Running parallel to US-23 is "Old 23". Occasionally, there are signs marking this as "Whitmore Lake Road", but it's really just Old 23. This was pretty much the route of US-23 before US-23 was shifted and turned into a limited access freeway. The surface road remains (mostly) and is called "Old 23." I think the signs actually say "Old US-23."
Next is M-59. Through most of the county M-59 is a 2 to 5 lane road. As it leaves Livingston County, it becomes a divided highway. Somewhere later, it becomes an expressway (or limited access highway). And I think it ultimately leads to Detroit. I swear, all E/W expressways in this part of the state lead to Detroit. I think it has something to do with the Metro Detroit area having a huge portion of the population or some such silly reason... ;-) M-59 is also labeled as Highland Road. Which, gets confusing, especially at certain intersections, like the one at M-59/ Highland Road and Michigan Ave by Howell. As far as I can tell, at M-59, Michigan Ave changes names to become Oak Grove Road. So the road sign at the corner has four road names for two roads!
Oh, yeah, almost forgot M-36. This little mostly 2-lane road meanders across the southern part of the county. It sees a fair amount of traffic since it's one the primary routes to take folks from Pinckney and Hamburg out to US-23, which they then take to 96, 94, or other routes to their work destinations.
A last route I'll mention is D-19. It's not on the map above, but if your drew a more-or-less straight line south from Howell to Pinckney, that would be D-19. It's another winding 2-lane road. In Pinckney, travelers can pick up Dexter-Pinckney Road and travel onwards to Ann Arbor, but since these are winding, two-lane roads, they are not the primary choices. Talk has been had over the years of making a major North-South thoroughfare through the western side of the county to help develop it. I think that part of the county is just fine the way it is.
Aside from these major roads, there are, of course, plenty of ways to get around. Many of the roadways in Livingston County are dirt... or, do to lack of proper maintenance in these, ah, lean times, some of the paved roads are reverting to dirt. It's like when you place SimCity, but don't fund the transportation department well enough, your roads disintegrate into rubble. Many times paving of dirt roads is voted down because the residents want to maintain a "country" feel. But they sure do want to get excited about the CVS going up on the corner next to the Walgreens in front of Wal-Mart and Meijer... as a lifetime local-yokel, I would rather drive ten minutes-- or even twenty minutes!-- to get to a grocery store or pharmacy than have even one one every damned corner.
But, I'm one of those strange creatures who lives and works in the same county. It's not a bad place to call home.
Shoot, I've even set my stories and novel in this part of the world. There's enough people here, and enough variation, that I could write pretty much whatever I want.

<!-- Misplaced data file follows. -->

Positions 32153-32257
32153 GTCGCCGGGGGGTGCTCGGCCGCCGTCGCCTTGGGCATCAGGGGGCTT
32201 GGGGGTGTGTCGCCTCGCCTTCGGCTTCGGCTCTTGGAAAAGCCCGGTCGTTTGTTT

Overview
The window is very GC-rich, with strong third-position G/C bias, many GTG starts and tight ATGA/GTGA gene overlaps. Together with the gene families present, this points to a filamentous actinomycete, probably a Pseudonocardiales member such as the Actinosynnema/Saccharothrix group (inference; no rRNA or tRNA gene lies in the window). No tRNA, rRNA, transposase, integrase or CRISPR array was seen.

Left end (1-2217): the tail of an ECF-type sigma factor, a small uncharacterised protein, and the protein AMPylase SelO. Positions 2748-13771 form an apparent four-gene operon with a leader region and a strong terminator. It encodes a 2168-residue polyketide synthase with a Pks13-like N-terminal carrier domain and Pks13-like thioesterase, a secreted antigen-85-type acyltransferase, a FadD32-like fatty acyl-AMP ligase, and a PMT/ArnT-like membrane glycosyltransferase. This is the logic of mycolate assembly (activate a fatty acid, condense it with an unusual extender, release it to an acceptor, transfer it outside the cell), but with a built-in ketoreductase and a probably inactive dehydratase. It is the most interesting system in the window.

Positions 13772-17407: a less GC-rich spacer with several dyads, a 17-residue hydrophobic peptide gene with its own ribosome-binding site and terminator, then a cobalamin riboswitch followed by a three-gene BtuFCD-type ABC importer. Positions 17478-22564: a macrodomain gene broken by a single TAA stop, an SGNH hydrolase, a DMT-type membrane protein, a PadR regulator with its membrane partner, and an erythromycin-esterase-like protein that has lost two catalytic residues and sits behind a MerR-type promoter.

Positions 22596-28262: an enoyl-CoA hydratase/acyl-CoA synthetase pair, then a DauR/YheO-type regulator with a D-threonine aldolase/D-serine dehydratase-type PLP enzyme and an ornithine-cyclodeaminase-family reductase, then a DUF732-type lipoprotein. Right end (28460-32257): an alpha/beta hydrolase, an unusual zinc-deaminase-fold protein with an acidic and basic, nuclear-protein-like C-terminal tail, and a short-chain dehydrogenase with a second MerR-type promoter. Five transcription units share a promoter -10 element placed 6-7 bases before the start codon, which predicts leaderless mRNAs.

I'd invite you all, but the truth is, I think we got enough people around here. =)
Friday, July 3, 2009
New version of Windows? Nah. Just a good joke.
Now, I admit, my favorite jokes are the ones that go after the things I am most familiar with. And this one does a pretty good job poking fun at problems in Windows.
When you click the link here for Windows Really Good Edition, it'll take you to another site. NOTE: Once you launch the Flash video, it may be full screen. If it "takes over" but you can hit alt+F4 to end the video and get back to normal. Deep breath.
And if you play with this, really, you've got to explore all the nooks and crannies. Like opening "Word" and "Go Online." The error messages are amusing (and yes, it starts with a whole slew of them. ;-)
I like the option of selecting "Crash" from the Start Menu. Have fun. Have a little giggle. It's Friday!
Thursday, July 2, 2009
I always thought those Mac and PC commercials, with the middle-aged boring guy as the PC and the young hip guy as the Mac, were pretty cute. Somewhat skewed, but so are all commercials.
Personally, I think whether a person picks a Mac or PC is kind of like picking your type of undergarment. It doesn't matter to most anyone else, but you sure better be comfortable with the choice.
I'm a PC. (No, I'm not going to tell you my underwear choice!) My biggest factor is price, and PCs tend to meet that need far better than Macs. I don't need processor power for much more than handing a large (very large!) MSWord document or maybe streaming a video. My current desktop computer is the Holiday Inn Express of computers-- it's not fancy, but it does the job rather well.
I've used Macs. The skies didn't open up for me. (In fact, I got tend to get frustrated because all the commands I'm used to are missing or moved. That problem is compounded because when I'm on a Mac, it's usually to troubleshoot an ill-intentioned device.) But I have nothing against the little cuties. ;-)
Some users have less trouble on Macs-- particularly with viruses. Fair enough. But the only virus I've gotten in the last ten years was from my
I have more time than money, so I'll buy the cheap machine (or cobble parts from friends and family to make a Frankenputer ). Then I'll use my time to learn how to make sure it obeys. The occasional sacrifice of a goat or small animal to the computer gods doesn't hurt.